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It's not 'peacetime'

About a year ago, with his campaign already in full swing, Mitt Romney condemned President Obama for "one of the biggest peacetime spending binges in American history." It was an odd thing for a presidential candidate to say -- there's been no spending binge and this isn't "peacetime."

I thought of this when Indiana Gov. Mitch Daniels (R) made a very similar comment to MSNBC's Chuck Todd (via Jed Lewison).

For those who can't watch clips online, Daniels argued:

"Well, you know, he's been the president of this nation for the three years in which we have drifted ever closer to the biggest peacetime crisis we may have ever faced. There's no doubt it. It's a mathematical certainty.... To me the central question of this election is why such an administration deserves a second chance."

The "crisis" Daniels is referring to is the national debt. It's quite a conversion for the Republican -- as the budget director for the Bush/Cheney administration, Mitch Daniels had no concerns whatsoever about adding the cost of massive tax breaks to the national debt, as well as the cost of two wars. Indeed, whether Daniels understands this or not, the national debt keeps "drifting" to new depths because of the policies he endorsed at Bush's OMB.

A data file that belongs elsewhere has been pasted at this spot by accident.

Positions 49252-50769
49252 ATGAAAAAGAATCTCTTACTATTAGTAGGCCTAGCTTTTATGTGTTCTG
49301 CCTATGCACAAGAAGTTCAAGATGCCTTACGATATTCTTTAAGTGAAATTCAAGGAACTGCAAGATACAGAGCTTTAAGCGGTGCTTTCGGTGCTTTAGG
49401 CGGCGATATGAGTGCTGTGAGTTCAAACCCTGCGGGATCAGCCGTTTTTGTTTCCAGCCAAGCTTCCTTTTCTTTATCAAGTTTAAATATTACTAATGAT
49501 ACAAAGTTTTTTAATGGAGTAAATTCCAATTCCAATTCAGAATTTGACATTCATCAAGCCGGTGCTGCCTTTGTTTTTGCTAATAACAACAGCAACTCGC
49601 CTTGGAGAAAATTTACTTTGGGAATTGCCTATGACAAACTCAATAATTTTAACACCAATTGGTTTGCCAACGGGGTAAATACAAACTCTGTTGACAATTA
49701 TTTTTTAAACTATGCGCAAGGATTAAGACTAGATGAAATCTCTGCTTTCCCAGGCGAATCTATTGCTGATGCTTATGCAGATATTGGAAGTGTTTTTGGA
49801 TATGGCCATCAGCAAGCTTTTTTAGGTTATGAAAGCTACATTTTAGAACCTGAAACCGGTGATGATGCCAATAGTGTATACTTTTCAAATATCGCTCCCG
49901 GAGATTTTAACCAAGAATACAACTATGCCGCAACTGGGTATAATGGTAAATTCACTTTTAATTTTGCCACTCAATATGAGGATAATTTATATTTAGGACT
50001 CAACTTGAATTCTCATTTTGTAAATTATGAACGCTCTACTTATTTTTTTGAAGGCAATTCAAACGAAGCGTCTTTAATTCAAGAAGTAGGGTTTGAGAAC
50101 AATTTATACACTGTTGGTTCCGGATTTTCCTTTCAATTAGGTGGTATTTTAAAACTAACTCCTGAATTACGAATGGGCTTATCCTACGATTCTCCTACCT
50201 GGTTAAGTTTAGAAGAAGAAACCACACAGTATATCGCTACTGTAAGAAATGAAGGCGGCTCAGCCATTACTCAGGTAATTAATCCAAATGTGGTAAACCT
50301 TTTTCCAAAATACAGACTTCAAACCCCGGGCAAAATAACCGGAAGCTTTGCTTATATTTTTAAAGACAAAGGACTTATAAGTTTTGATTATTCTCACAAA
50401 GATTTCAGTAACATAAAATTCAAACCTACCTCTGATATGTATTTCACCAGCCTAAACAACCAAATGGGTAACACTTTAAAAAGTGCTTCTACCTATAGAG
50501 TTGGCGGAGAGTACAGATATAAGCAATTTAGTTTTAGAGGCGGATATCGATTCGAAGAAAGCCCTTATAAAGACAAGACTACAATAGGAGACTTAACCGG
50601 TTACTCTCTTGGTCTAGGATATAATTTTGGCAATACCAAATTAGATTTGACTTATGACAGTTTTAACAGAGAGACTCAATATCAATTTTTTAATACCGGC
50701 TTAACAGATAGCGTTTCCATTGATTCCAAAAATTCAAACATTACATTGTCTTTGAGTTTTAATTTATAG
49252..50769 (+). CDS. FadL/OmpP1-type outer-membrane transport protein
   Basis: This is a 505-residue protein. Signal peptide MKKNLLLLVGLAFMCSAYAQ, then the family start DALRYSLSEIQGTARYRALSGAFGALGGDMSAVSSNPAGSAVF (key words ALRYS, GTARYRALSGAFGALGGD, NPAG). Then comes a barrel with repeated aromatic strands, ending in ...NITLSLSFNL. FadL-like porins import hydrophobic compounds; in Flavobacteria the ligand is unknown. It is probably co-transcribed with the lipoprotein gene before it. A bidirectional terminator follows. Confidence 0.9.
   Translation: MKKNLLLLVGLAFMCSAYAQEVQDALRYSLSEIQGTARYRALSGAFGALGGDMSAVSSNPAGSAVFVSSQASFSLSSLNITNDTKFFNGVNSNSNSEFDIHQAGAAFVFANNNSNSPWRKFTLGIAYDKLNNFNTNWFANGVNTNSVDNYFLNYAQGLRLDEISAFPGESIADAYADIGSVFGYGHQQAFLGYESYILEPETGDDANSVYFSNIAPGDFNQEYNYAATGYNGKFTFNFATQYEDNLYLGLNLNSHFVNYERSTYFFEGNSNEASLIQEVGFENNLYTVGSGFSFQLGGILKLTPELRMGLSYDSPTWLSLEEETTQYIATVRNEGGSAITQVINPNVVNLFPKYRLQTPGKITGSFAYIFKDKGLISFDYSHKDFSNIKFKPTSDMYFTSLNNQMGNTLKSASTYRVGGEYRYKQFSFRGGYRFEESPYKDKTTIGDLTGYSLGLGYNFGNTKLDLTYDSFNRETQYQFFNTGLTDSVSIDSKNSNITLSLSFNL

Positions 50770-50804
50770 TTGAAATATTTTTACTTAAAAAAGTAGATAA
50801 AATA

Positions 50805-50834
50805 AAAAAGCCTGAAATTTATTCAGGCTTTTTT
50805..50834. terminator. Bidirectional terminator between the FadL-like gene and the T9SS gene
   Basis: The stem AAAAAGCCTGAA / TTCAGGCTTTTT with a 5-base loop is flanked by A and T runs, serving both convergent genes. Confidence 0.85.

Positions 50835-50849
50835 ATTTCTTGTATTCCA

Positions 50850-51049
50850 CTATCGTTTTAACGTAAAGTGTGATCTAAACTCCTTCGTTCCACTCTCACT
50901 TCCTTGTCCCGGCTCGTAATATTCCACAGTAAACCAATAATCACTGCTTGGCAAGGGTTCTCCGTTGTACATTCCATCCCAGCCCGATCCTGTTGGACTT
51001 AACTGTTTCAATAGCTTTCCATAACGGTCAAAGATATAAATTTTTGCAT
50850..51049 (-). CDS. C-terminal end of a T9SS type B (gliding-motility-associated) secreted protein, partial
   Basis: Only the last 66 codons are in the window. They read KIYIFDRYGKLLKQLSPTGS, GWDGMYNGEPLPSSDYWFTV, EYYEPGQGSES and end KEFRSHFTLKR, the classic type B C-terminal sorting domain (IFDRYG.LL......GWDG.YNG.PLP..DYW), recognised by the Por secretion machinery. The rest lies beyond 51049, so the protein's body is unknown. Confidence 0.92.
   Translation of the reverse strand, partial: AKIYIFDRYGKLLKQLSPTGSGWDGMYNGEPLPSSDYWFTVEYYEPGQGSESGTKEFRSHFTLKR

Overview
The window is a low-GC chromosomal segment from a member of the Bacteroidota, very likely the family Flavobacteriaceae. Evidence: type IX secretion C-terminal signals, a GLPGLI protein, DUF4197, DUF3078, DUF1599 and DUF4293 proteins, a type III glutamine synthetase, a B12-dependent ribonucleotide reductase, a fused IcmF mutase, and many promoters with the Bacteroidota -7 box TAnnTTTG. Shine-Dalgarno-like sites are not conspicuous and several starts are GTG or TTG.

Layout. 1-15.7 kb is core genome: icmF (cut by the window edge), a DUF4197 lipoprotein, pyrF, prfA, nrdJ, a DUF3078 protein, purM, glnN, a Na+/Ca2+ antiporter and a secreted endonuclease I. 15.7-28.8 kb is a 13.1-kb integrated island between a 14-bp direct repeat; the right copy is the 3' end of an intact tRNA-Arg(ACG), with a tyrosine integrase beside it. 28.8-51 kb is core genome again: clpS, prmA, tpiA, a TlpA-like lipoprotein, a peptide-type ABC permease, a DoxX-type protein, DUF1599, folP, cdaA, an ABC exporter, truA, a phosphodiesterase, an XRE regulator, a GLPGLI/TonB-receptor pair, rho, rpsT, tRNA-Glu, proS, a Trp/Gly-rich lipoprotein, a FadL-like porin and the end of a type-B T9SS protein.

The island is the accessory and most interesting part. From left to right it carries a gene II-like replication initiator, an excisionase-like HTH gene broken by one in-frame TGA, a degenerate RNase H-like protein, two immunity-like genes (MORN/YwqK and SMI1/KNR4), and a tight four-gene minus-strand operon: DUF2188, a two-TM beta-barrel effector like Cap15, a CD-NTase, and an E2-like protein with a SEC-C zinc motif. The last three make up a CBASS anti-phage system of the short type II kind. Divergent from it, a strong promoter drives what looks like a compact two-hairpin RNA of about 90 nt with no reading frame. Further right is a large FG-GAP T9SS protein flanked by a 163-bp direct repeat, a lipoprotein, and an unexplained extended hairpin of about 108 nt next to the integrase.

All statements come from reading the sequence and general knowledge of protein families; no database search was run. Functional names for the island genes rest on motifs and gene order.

Watching his interview is a bit like getting a lecture on fire safety from an arsonist.

But there's also that reference to "peacetime" that rankles. Republicans may occasionally forget that we're a nation at war -- I have a terrific book recommendation for Mitch Daniels -- but this isn't "peacetime."

We're still fighting a war in Afghanistan; we just ended a war in Iraq; and we've engaged in military actions in a variety of theaters, including Libya and Yemen. On top of this, we're recovering from the most serious global economic crisis since the Great Depression. These are, in other words, exactly the kind of conditions that require a nation to go into debt.

Does Daniels not understand this? Is he really so eager to take cheap election-year shots that he's lost sight of the basic details of the larger debate?